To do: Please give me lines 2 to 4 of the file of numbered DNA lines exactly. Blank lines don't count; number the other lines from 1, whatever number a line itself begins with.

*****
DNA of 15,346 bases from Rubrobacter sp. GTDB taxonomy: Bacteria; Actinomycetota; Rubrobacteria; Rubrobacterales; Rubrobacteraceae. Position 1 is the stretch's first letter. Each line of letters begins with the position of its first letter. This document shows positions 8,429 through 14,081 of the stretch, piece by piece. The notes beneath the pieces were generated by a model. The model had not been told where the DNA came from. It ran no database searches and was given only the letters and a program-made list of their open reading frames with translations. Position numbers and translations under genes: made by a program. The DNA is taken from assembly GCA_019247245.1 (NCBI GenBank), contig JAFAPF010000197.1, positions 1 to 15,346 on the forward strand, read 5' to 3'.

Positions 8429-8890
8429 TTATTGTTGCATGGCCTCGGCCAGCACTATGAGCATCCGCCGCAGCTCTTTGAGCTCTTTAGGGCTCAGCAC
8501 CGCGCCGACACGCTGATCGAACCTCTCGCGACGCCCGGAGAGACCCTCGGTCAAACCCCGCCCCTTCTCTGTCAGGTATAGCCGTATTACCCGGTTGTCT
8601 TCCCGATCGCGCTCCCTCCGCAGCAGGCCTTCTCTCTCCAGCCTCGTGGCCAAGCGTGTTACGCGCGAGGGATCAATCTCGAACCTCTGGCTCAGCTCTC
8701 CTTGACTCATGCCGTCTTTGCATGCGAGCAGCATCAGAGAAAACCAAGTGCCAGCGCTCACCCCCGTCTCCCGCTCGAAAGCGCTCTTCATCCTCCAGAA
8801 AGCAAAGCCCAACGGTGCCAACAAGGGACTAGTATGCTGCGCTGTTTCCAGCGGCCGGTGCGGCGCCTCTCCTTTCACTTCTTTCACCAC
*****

Positions 8429-8890
8429 TTATTGTTGCATGGCCTCGGCCAGCACTATGAGCATCCGCCGCAGCTCTTTGAGCTCTTTAGGGCTCAGCAC
8501 CGCGCCGACACGCTGATCGAACCTCTCGCGACGCCCGGAGAGACCCTCGGTCAAACCCCGCCCCTTCTCTGTCAGGTATAGCCGTATTACCCGGTTGTCT